Think back to the world after WWII. America had just won a war, it was the center of the manufacturing world and cities were being built and connected by a huge spike in infrastructure spending. The average family was blessed with gainful employment, low cost of living, and a host of newly affordable technologies like microwaves and refrigerators that added up to a comfortable way of life. Many households were able to sustain themselves on one income and the promise of company pensions and social security gave a sense of assurance that led many to have large families.
But the promise of the future didn’t pan out as many had thought. Children born in this baby booming era had family units started needing two incomes to maintain their standard of living as America had to compete with other hungrier nations in an increasingly globalized world economy.
“[…] we predict the U.S. will soon be facing rates of elder poverty unseen since the Great Depression; in fact, one study shows that more than one in three retiring Americans will find themselves in or near poverty in the next 10 years. This wave of older poor Americans will strain our social safety net programs and budgets as the country copes with providing low-income elder shelter, food, and health care.
This will likely not just have an impact on state and federal governments; it could also tear at the social fabric of America in fundamental and destructive ways. It’s bad enough that incomes have stagnated for all but the richest Americans; what happens when an entire generation, many of whose members have worked hard all their lives, suddenly have little to show for it?”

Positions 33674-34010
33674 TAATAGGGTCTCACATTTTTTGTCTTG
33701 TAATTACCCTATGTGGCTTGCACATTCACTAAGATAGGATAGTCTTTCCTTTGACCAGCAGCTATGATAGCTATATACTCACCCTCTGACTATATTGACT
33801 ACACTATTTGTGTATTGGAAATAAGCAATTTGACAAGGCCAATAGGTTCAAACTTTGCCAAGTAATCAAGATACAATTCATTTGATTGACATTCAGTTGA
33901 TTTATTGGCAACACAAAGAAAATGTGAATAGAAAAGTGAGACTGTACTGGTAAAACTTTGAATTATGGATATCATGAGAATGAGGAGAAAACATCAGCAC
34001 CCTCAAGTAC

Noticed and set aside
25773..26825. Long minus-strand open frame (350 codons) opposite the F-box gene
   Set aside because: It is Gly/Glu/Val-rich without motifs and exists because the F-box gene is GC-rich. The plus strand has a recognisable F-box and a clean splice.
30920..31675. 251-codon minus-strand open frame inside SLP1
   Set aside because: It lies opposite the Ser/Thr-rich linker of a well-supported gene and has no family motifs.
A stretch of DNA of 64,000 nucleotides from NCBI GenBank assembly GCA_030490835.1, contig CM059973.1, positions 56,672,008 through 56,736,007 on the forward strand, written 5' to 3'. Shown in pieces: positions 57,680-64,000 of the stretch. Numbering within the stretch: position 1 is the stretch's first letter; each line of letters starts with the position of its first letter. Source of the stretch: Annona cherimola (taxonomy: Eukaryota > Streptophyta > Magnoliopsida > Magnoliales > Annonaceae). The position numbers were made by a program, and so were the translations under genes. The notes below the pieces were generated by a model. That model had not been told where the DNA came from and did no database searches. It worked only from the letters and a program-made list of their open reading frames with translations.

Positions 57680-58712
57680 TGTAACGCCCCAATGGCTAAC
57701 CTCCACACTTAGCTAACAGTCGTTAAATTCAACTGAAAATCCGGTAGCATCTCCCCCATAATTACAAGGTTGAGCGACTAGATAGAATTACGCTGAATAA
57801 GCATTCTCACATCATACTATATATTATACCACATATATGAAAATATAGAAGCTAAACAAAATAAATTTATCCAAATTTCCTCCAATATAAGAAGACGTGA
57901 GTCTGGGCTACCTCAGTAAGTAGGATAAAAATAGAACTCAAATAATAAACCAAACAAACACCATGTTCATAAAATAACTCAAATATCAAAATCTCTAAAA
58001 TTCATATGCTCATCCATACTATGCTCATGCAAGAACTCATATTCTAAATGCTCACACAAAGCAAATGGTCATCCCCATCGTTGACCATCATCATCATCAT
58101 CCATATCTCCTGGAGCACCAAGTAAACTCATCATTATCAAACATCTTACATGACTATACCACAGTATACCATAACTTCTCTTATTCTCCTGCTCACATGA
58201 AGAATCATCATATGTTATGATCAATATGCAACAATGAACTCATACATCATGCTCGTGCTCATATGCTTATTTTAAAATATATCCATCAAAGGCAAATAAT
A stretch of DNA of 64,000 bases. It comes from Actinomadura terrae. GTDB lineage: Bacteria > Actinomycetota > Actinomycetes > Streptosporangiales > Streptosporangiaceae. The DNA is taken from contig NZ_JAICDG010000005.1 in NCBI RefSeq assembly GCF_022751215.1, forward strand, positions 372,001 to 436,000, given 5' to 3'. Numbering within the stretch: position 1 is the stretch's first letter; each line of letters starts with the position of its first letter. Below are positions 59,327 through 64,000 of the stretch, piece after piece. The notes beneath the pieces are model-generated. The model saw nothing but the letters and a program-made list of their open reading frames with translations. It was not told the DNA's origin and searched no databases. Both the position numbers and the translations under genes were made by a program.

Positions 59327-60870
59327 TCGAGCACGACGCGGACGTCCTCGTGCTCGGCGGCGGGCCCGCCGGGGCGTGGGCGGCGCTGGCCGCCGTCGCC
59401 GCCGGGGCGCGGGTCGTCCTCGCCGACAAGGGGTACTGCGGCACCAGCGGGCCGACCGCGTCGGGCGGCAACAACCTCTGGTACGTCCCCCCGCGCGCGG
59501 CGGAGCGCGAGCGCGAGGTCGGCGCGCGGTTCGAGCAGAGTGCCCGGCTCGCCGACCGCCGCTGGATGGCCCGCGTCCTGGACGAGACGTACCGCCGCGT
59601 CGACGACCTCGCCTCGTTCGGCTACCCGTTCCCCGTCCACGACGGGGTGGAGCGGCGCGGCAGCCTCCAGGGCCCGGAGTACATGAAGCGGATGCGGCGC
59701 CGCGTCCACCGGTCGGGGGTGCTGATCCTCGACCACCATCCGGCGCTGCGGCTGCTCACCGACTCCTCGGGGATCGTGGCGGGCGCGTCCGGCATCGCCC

Many seniors are “cash poor,” it is true, but a lot of them happen to be “house rich.” The bygone ideals of owning a house and paying off debt has left many of them with lots of equity in their homes, by some estimates over six trillion dollars worth. While not having a mortgage gives many seniors peace of mind, historically low bond yields and social security shortfalls have left them without enough fixed income to support the rising cost of living.
Finding a way for seniors to tap the equity in their homes is not a new idea. In the 60’s a novel approach to annuities was designed that would pay out the equity in someone’s home until they die and thus the reverse mortgage was born. Reverse mortgages put a senior lien on a home and are paid in full by the heirs or by a sale. The terms of the arrangement generally don’t allow owners to move and rent their house if they need to relocate. This didn’t sit well with many senior advocates and a number of seniors and their heirs have filed class action suits against some reverse mortgage companies.
As reverse mortgages are starting to become less favorable because of their seemingly predatory nature, another solution emerges in the form of life estates. Life estates are the ownership rights to a house for the duration of their life. Investors can purchase a house from a senior but grant them a life estate. “In Europe we have been doing this for hundreds of years,” says Fabrizio Tiso, cofounder of retirement solution Irene. He is Italian and he started his company after he saw an obvious lack of options for seniors while he worked at Boston Consulting Group. “I kept thinking that the way it is in Europe, where people invest in each property individually is flawed,” Tiso said, “it would be much less risky to package them up into a larger fund.”
This is absolutely true. Estimating a lifespan for an investment you create a risk that the person will live longer than the calculation. This most famously happened in France with a woman named Jeanne Calment. She sold her home’s inherticance with a reservation of the life estate at 90 for monthly payments until her death. She then went on to become the oldest living person in the world at 120, outliving the person who entered into the deal with her.
Obviously, it will take a lot to help the millions of seniors that can’t afford retirement. One report showed that “today, about 12.4 percent of the population aged 65 or older is still in the workforce, up from 3 percent in 2000.” This will require more options for retirees to be able to generate income from their assets. Today, thanks to companies like Irene, they have one more.